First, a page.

Sidenote: Even more meaningless is the inadvertent conversion. In order to become a Muslim, you have to recite, three times, in Classical Arabic, "There is no God but Allah, and Muhammed is his Prophet." Some uneducated folks believe that if they can simply trick me into saying this sentence three times, they get their ticket to heaven. I've had several people, usually children or teenagers, say, "Hey, repeat this:" expecting me not to know what it means. The first time it happened, I asked them what it meant. "It doesn't matter, just say it," I was told. This strikes me as the moral equivalent of offering someone a Communion wafer as snack food, and then telling them that they're Catholic now.

In Peace Corps, we talk about "religious harassment", in the same conversation with sexual harassment and political harassment ("Was Bush a good president? Do you think it's good to kill Iraqis? Do you support Israel?") Male PCVs tend to get more religious harassment than female PCVs, but we all get it, to varying degrees.

I think it's important to clarify that not all religious conversation is religious harassment. I like talking about religion, as long as it's in a mutually respectful way. Anyone who has had a Jehovah's Witness show up on their doorstep or got ambushed by a Hari Krishna at an airport has had an abrupt and unexpected conversation about religion. Some people hate it; others accept it as part of the human condition. "Harassment" is generally defined as unwelcome attention that makes the recipient uncomfortable. Note that it depends on the attitude of the recipient, not that of the instigator. In my opinion, when the conversation crosses the line to criticizing or belittling me, my faith, or my family, that's when it changes from talk to assault.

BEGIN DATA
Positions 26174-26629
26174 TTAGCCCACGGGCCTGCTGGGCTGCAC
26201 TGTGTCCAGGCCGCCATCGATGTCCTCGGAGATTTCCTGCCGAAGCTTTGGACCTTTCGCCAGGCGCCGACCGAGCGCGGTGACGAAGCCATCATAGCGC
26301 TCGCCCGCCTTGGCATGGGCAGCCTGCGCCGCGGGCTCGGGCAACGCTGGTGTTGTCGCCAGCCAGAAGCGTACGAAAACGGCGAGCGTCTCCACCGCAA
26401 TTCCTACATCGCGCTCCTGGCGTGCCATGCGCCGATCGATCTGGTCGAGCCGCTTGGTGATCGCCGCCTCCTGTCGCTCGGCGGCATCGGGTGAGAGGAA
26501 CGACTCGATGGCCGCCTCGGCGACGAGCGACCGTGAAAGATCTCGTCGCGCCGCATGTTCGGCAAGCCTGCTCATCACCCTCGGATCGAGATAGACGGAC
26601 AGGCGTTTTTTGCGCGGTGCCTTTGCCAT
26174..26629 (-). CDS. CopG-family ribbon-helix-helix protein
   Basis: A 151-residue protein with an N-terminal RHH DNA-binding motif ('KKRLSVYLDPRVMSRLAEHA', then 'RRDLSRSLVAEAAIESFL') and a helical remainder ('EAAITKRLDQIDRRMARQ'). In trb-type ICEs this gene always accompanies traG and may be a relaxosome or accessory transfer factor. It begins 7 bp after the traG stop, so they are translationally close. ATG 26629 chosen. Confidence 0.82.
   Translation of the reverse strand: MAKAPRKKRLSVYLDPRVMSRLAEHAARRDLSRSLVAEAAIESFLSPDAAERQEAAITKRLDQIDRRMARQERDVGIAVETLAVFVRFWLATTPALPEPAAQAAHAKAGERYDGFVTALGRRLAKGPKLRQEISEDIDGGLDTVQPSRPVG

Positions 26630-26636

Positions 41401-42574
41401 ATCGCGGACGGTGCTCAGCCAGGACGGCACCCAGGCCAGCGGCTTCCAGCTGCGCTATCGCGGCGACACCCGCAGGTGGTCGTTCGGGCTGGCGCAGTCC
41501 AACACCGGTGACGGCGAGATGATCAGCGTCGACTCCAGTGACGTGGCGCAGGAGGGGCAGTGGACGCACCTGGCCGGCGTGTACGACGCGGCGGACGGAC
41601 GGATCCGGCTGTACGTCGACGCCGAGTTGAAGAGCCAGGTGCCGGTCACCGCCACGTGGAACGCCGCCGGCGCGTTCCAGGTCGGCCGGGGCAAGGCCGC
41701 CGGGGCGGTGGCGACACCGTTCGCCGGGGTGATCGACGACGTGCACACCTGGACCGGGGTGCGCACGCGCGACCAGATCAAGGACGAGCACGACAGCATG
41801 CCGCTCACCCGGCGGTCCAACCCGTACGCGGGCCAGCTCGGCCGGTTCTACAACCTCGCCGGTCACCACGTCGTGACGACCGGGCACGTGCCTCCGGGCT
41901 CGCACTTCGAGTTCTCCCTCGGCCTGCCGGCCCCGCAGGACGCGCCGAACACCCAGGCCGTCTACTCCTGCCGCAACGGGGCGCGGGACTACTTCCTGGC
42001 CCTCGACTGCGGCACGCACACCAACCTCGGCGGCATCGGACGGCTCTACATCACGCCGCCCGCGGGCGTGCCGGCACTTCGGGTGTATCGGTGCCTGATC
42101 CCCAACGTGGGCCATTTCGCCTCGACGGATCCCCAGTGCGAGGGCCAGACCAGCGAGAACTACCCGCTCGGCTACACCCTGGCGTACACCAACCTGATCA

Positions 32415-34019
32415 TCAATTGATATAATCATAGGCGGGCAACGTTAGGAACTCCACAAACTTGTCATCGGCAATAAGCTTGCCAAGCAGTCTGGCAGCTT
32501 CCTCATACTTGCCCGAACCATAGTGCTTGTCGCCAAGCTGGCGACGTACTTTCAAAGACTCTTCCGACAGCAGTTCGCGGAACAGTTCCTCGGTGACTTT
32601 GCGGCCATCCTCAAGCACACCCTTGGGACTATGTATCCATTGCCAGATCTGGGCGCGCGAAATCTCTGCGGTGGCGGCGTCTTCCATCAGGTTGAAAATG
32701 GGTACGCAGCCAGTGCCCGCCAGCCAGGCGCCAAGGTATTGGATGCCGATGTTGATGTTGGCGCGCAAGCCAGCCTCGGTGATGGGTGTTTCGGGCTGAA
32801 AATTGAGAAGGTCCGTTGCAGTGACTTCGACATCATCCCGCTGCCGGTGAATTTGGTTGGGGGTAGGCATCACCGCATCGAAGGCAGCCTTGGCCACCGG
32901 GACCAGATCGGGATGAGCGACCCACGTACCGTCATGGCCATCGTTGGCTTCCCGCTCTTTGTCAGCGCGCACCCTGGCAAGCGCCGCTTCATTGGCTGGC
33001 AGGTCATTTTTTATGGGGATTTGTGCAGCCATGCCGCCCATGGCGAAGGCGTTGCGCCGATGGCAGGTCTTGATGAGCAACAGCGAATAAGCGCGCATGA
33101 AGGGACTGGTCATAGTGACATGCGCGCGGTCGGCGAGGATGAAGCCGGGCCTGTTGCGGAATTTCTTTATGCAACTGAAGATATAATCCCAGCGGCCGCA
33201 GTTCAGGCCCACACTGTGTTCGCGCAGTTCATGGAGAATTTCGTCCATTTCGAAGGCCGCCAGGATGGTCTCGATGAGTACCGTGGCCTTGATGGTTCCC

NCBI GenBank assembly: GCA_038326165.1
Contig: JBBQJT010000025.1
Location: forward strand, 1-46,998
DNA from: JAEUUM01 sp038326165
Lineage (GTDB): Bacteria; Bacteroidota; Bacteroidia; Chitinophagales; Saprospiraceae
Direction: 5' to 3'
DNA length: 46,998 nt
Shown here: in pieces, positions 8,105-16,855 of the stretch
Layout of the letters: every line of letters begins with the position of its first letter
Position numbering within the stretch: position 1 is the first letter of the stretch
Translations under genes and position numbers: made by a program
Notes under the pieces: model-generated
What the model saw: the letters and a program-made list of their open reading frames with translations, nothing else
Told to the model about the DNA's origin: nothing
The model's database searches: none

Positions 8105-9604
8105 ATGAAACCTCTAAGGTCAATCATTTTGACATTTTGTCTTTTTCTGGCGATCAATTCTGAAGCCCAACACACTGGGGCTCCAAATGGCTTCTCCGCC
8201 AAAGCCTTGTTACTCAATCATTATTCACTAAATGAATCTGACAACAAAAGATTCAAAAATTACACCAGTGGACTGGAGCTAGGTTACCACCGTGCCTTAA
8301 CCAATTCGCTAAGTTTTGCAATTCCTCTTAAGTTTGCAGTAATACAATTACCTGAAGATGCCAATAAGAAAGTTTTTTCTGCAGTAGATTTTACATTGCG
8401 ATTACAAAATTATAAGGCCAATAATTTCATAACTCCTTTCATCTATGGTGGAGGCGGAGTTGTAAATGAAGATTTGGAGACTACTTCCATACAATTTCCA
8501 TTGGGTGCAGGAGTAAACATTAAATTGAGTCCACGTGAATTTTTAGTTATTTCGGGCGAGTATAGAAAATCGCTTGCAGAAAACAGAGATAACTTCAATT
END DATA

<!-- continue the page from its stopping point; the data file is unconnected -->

12/18/09 On Sexual Assault and Safety

Today I had a long conversation with my host mom about safety and related issues. I'd gone over for Friday lunch, a near-weekly tradition.

I got there around noon, in time for the requisite playing with the baby, talking about the king's visit, and comparisons between this winter and last winter. (Summary: little Mbarak still looks like a mini-mafioso, but he smiles all the time and might be teething already; the king gave buckets of money and supplies to Berberville and its citizens, but everybody is of a different mind as to just how he should have distributed the wealth; this year is mild beyond belief - no snow yet! it even sprinkled *rain* today!)

After the food got cleared away, and all the men and children (except tiny Mbarak) cleared out, Ama and I sat down for some woman-to-woman talk.